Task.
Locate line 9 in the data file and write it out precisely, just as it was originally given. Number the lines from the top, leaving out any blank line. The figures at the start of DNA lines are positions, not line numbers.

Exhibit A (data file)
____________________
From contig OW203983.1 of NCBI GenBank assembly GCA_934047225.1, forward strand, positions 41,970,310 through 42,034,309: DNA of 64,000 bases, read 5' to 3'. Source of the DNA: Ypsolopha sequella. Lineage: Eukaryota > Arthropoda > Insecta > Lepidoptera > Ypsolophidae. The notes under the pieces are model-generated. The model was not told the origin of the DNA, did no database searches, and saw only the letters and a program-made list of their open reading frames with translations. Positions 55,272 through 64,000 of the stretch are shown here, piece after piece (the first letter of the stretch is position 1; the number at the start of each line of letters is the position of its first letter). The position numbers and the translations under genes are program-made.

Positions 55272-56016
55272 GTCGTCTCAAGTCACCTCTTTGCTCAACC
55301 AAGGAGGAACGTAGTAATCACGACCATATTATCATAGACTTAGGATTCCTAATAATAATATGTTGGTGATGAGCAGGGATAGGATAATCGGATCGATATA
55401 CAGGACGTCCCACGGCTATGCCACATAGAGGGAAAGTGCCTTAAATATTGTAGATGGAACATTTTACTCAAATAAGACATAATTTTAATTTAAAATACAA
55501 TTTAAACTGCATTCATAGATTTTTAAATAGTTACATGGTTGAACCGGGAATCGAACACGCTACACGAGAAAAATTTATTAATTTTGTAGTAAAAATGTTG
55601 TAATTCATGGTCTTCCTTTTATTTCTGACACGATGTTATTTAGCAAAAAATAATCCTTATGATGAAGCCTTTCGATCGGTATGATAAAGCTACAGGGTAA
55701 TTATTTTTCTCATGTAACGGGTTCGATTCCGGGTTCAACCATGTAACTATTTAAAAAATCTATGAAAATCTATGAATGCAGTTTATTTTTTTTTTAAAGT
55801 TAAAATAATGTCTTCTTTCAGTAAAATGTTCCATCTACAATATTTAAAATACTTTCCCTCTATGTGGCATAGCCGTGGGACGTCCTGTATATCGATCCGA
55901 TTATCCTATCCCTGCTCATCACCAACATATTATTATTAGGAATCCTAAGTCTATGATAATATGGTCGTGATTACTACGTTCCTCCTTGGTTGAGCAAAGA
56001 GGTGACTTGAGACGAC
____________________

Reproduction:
55801 TAAAATAATGTCTTCTTTCAGTAAAATGTTCCATCTACAATATTTAAAATACTTTCCCTCTATGTGGCATAGCCGTGGGACGTCCTGTATATCGATCCGA